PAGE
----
For some UK youngsters, the idea of studying abroad is hugely appealing. There is the promise of a new cultural experience, and maybe the chance to learn a new language, or enjoy a touch more sunshine. For young people with a sense of adventure, this is a much more alluring package than staying put in the UK.

On the purely practical side, studying overseas is an effective tactic to help reduce the impact of student debt. Recent research has revealed the UK to be one of the most expensive countries in the world to study for a degree.

Travel money company FAIRFX compiled a list of the cheapest and most expensive countries in the world to be a student, based on average annual tuition fees and living costs. India was the cheapest, with a yearly cost of just £3,629.62. Russia came a close second with an amount of £4,449.90, followed by Mexico, Spain, and Belgium.

Britain was one of the most expensive places to get a university degree, with an annual cost of £21,000. Only the US, Singapore, South Korea and Australia were costlier. To put this in perspective, studying for a year in China or France would cost three times less – about £7,000. In Brazil, it would cost around £8,000, and in New Zealand about £13,000.

With the prospect of paying out £63,000 in tuition fees and living costs over the duration of a three-year university course, it’s no wonder that many students are unsure that a university degree is worth the investment. For those who wish to achieve this goal, studying abroad is one way to cut costs, with lower tuition fees and reduced cost of living.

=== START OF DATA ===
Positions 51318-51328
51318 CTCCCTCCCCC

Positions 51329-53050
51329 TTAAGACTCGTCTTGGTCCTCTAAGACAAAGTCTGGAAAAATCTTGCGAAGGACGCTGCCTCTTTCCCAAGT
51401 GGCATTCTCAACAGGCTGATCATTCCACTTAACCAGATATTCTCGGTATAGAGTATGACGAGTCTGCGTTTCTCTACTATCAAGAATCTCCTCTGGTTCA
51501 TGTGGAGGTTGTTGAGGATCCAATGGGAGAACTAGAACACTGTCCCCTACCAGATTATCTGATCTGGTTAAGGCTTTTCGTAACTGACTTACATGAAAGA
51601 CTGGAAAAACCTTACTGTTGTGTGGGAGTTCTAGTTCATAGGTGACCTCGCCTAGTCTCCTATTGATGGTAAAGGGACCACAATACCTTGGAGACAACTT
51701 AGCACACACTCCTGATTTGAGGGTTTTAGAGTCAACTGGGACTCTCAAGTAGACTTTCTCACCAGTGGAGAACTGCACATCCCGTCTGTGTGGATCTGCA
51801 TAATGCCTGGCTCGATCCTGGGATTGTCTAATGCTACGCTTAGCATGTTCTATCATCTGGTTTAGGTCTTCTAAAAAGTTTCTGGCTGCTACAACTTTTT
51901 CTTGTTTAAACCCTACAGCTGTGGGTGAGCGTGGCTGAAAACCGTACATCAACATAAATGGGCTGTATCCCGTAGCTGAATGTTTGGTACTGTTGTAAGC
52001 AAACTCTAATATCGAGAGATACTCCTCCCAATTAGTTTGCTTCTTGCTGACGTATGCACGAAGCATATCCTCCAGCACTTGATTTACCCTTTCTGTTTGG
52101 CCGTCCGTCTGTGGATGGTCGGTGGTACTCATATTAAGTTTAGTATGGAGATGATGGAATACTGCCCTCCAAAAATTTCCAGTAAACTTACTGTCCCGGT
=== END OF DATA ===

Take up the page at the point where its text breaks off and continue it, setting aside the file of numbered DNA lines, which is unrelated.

One potential spanner in the works could be Brexit. However, while there is uncertainty over its impact on UK students in European universities, it’s safe to say that fees for British students will be the same as those paid by other EU students until the UK officially leaves. The severing of ties is expected to take a minimum of two years.

After that point, we don’t know what will happen for sure. Maastricht University in the Netherlands recently stated that, if Britain leaves, its tuition fees “might” rise, from the current rate of £1,600 to between £6,300 and £8,360.

Ultimately, EU countries will each adopt their own approach. A change to fees is unlikely in Germany, for example, since study there is free to students of all nationalities. In other EU countries, though, there may be some penalty.

The impact of Brexit on the economy may also be a factor for students to consider. It is possible that the pound will remain weak against other currencies, affecting outgoing and incoming international students who pay tuition fees in a currency other than their own.

There’s clearly a lot to weigh up – but, at this moment in time, studying abroad clearly pays dividends – both financially, and in experiential terms.

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